Table 3 Base-case cost-effectiveness results: pembrolizumab interventions versus KEYNOTE-048 trial comparator cetuximab + platinum + 5-FU

Sensitivity Analyses

The tornado diagrams in Fig. 3 show the incremental costs per QALY gained for pembrolizumab monotherapy in patients with CPS ≥ 1 (Fig. 3a) and in the total population (Fig. 3b) obtained over comparator cetuximab plus chemotherapy when varying key model parameters and setting in one-way deterministic sensitivity analyses and scenarios. Across the one-way deterministic sensitivity analysis and scenarios, pembrolizumab monotherapy compared to cetuximab plus chemotherapy for patients with CPS ≥ 1 ranged from being dominant (more effective, less costly) to having a ICER of AR $1,049,280 (14,179 USD; 11,911 euro) per QALY gained when variation of the BSA was implemented. In all patients, the incremental cost per QALY for pembrolizumab combination therapy compared to cetuximab plus chemotherapy ranged from AR $114,393 (1546 USD; 1299 euro) to AR $1,602,095 (21,650 USD; 18,186 euro) also when modifying the BSA. The ICERs were robust to variations in other parameters and settings such as vial sharing, treatment durations, time horizon, and extrapolation of PFS and OS.

Fig. 3
figure3

Tornado diagram showing the variation in ICER value based upon one-way deterministic parameters changes and scenarios. a Pembrolizumab monotherapy versus Cetuximab + Platinum + 5-FU in patient with CPS ≥ 1 and b Pembrolizumab combination therapy versus Cetuximab + Platinum + 5-FU in the total population. CPS combined positive score, GG generalized gamma, mg milligram, m meter, OS overall survival, Pembro pembrolizumab, PFS progression-free survival, QALY quality-adjusted life-year, 1L first line, 5-FU 5-fluorouracil. AR $74 = 1 USD = 0.84 euro

The results of the probabilistic analysis are presented graphically on the cost-effectiveness planes in Fig. 4. Across the 1000 iterations, both pembrolizumab monotherapy in patients with CPS ≥ 1 and pembrolizumab combination therapy in the total population were consistently more effective than the cetuximab plus chemotherapy, and also often resulted in lower costs (Fig. 4a and Fig. 4b, respectively). Considering a willingness-to-pay threshold of AR $1,676,122 (27,290 USD; 24,726 euro) [43] per QALY in Argentina, pembrolizumab monotherapy and pembrolizumab combination therapy were cost-effective vs. comparator in 88.0% and 77.1% of scenarios, respectively.

Fig. 4
figure4

Cost-effectiveness plane for pembrolizumab regimens compared to cetuximab + platinum + 5-fluorouacil. CPS combined positive score, ICER incremental cost-effectiveness ratio, QALY quality-adjusted life-year. AR $74 = 1 USD = 0.84 euro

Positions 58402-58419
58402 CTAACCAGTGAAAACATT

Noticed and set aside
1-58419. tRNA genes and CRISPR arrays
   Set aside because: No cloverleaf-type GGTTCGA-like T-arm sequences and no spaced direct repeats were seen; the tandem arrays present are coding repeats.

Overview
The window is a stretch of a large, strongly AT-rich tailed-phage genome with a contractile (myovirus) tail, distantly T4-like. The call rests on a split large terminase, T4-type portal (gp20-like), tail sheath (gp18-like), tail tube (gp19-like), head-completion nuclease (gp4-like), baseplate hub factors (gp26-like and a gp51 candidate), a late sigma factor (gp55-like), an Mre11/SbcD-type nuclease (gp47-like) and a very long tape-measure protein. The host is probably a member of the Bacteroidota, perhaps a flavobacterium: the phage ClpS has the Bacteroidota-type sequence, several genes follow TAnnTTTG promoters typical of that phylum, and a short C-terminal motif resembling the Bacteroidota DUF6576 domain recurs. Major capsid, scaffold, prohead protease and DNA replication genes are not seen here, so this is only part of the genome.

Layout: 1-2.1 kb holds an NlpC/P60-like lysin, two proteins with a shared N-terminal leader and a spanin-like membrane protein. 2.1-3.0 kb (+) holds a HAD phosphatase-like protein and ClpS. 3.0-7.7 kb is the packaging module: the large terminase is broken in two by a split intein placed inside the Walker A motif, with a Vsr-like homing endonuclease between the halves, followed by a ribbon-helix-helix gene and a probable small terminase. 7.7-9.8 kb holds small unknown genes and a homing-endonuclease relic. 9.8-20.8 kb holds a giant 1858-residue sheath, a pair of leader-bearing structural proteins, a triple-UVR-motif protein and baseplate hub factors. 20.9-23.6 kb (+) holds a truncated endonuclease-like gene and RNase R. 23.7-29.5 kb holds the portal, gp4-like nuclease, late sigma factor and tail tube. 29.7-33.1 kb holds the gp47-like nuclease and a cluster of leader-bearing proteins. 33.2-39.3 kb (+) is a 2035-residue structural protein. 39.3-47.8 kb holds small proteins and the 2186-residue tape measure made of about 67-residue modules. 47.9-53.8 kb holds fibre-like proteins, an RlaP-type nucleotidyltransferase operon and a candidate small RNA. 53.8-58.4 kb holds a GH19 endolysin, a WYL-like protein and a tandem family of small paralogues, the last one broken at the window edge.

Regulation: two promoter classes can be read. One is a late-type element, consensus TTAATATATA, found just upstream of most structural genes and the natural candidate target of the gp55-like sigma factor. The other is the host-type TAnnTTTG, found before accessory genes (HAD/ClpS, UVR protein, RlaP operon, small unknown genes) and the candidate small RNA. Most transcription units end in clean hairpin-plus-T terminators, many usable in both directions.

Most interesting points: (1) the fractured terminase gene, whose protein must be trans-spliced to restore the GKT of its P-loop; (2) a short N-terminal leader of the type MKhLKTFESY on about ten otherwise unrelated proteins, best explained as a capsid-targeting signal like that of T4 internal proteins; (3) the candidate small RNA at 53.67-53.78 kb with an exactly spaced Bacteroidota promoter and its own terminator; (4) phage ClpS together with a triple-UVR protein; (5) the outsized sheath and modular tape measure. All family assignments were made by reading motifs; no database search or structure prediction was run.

Discussion

Historically, the long-term prognosis of patients with R/M HNSCC has been poor, highlighting the high unmet need to improve survival while maintaining health-related quality-of-life. Platinum-based chemotherapies have been the standard treatments [14, 15] for these patients until their combination with cetuximab was shown beneficial [18], making cetuximab plus chemotherapy the new standard first-line systemic treatment in R/M HNSCC [16]. This treatment combination offers a median OS of approximately 10 months but is associated with substantial toxicity [18]. In KEYNOTE-048, pembrolizumab monotherapy demonstrated a statistically significant and clinically meaningful improvement in OS in the CPS ≥ 1 and CPS ≥ 20 populations, and pembrolizumab plus chemotherapy demonstrated a statistically significant and clinically meaningful improvement in the overall, CPS ≥ 1, and CPS ≥ 20 populations in comparison with cetuximab plus chemotherapy [28]. The safety profile was favorable with pembrolizumab monotherapy compared with cetuximab plus chemotherapy and similar in the pembrolizumab plus chemotherapy and cetuximab plus chemotherapy groups. To support Argentinian health authorities and payers making informed decisions about funding and reimbursement of pembrolizumab for these patients, we assessed the cost-effectiveness of pembrolizumab versus cetuximab plus chemotherapy, as a monotherapy among PD-L1 expressers (CPS ≥ 1) and in combination with platinum + 5-FU in all patients, irrespective of CPS, from the perspective of the social security system in Argentina. In accordance with findings in other settings such as the People’s Republic of China or the USA [45, 46], we found that pembrolizumab regimens were cost-effective interventions in Argentina over the trial comparator. Modest incremental expenditures from social security would enable, indeed, considerable survival gains compared to the current standard of care in Argentina. Importantly, the increased time on treatment observed in the intervention arms of the KEYNOTE-048 trial supports pembrolizumab as a more tolerated and effective intervention as opposed to current therapies. The small additional costs for pembrolizumab regimens over the standard of care trial comparator are economically justified by the health benefits they confer.